As currently structured, all insurance - private or government, cheap or expensive, HMO or traditional, catastrophic or first-dollar - masks the true costs of treatment from those who purchase that treatment. This is bad for patients and bad for health care providers and bad for any hope of reining in health care spending through individual decision making.



Fact Check: Health insurer profits not so fat - . I increasingly tend to believe that insurance companies do not have a role to play in health care going forward. However, that doesn’t mean they’re the spawn of Satan making windfall profits off the death and suffering of their hapless victims. They are simply an industry that may have outlived its usefulness due to changing technology, economic issues, and government regulation.

Markets, Not Mandates (via The Corner) - Presents an interesting look at a possible free market health care landscape that includes insurance companies. I’m unimpressed - as long as health insurance companies exist they will be interfering with market pricing mechanisms - but the author is correct in his description of how the market can reduce costs. And it’s worth reading just for the quote from Uwe Reinhardt:

when you’re down on your luck, you’re unemployed, you lose your insurance.…Only the devil could ever have invented such a system.

I’m doing my part to hold down health care costs - From Reclusive Leftist, the other side of the story. What happens to people who don’t have money if we implement systems that make people pay more of their own money for health care?

Catastrophic comparison, Part 2.2

In this series of posts I’m taking a look at three proposals for government-paid or government-provided catastrophic health care. I explained the proposals and compared them in the first post in this series. In my most recent post, I looked at whether the proposal by Martin Feldstein was paid for and concluded it was not. In this post, I’ll look at whether the proposal by Brad DeLong is paid for. You can read about his plan in detail in my first post but here’s a brief summary to go on with:

Brad DeLong proposes government take 20% of everyone’s income. Five percent goes to pay for government-provided catastrophic health insurance/care. The other 15% goes into a Health Savings Account. If you spend everything in your HSA in one calendar year, the catastrophic insurance kicks in. If you don’t spend everything in your HSA in one calendar year, you can roll what’s left into an IRA or just get the money back to spend as you please. He does not explicitly propose any type of government assistance for those with low incomes. Very, very simple.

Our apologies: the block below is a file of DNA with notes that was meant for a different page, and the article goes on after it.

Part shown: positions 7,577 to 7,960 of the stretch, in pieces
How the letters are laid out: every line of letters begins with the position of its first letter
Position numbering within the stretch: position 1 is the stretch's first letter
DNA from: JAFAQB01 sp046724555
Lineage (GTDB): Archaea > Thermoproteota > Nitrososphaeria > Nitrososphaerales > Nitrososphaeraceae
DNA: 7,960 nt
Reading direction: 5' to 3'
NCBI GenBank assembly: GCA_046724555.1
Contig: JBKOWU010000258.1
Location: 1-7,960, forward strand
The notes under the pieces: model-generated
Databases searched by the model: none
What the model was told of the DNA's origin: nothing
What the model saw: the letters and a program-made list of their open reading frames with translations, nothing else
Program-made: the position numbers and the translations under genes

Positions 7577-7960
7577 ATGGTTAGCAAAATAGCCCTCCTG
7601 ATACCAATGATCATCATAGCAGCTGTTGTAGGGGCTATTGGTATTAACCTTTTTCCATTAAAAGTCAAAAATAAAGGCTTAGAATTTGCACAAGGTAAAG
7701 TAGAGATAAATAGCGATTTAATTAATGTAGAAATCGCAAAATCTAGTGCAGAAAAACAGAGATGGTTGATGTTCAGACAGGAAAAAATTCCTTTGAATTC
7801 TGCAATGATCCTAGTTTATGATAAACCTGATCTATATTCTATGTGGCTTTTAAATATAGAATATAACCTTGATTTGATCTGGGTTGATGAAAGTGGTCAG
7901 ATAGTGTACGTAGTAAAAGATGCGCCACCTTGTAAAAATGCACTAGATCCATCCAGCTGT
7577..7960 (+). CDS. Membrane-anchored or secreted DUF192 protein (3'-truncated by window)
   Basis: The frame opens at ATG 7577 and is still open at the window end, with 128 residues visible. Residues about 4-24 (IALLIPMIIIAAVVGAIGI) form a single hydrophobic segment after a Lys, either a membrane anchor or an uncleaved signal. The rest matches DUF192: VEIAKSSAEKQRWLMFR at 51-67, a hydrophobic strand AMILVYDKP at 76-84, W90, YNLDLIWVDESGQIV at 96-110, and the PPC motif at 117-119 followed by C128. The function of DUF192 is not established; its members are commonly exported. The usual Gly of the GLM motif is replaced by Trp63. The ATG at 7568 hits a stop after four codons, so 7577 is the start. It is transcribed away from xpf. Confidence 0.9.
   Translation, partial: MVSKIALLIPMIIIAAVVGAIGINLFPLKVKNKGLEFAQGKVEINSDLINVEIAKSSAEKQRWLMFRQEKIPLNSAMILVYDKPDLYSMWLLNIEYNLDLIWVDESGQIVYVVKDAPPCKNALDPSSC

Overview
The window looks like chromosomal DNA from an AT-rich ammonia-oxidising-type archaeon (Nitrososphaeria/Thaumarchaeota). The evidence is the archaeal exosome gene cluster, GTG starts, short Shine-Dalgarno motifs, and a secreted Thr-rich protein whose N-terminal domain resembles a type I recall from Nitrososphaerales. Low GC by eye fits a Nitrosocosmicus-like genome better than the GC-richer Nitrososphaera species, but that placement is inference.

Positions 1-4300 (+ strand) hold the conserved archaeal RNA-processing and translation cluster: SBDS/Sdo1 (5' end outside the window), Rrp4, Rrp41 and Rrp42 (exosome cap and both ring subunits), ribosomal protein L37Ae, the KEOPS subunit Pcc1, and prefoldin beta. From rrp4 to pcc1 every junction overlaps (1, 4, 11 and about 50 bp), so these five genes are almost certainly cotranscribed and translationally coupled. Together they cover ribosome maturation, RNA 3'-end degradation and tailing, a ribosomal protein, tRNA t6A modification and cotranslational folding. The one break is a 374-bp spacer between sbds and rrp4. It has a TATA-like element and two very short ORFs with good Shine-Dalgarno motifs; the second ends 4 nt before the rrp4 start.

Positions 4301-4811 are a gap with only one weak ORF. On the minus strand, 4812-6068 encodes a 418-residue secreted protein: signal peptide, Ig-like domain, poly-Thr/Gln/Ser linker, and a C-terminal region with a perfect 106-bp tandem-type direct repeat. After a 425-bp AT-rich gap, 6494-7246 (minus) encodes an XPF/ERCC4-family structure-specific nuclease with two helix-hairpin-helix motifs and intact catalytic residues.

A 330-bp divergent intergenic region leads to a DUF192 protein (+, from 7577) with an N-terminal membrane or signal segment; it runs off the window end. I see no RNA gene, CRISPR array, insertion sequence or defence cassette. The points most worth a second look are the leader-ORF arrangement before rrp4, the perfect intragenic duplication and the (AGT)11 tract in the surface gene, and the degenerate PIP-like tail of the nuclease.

So is DeLong’s plan paid for? Again, this is a different question from whether we can afford it, either nationally or as individual taxpayers. Here I’m just examining whether the income stream DeLong’s plan depends on is sufficient to cover the costs of the health care it must pay for. Let’s do a little math.

I’m looking at two sources for my calculations. First, Historical National Health Expenditure Data (hereinafter “NHE”). The Website is here; I’m using the pdf you can download via the “NHE Web tables (PDF, 1.1 MB)” link. The other source is the Congressional Budget Office Data on the Distribution of Federal Taxes and Household Income (hereinafter “CBO”). The Website is here; I’m using the pdf you can download via the “All of the Above Information” link under “Historical Effective Federal Tax Rates and Income, by Income Category (1979-2006)”. I’m looking at 2006 numbers since I believe that is the most recent CBO data available. Here we go.

According to NHE, in 2006 the United States spent $2.1127 Trillion on health care; our population was 265.4 Million. A little quick division and we discover we spent $7,960.44 per person for health care; I’ll use $8,000 to make life easier. What’s $39.56 among friends? Okay.

According to CBO (page 7), in 2006 there were 116,100,000 households in the United States. A little more quick division and we discover that each household contains 2.29 people. So each household is going to need $18,320 worth of health care in a year - on average, or course.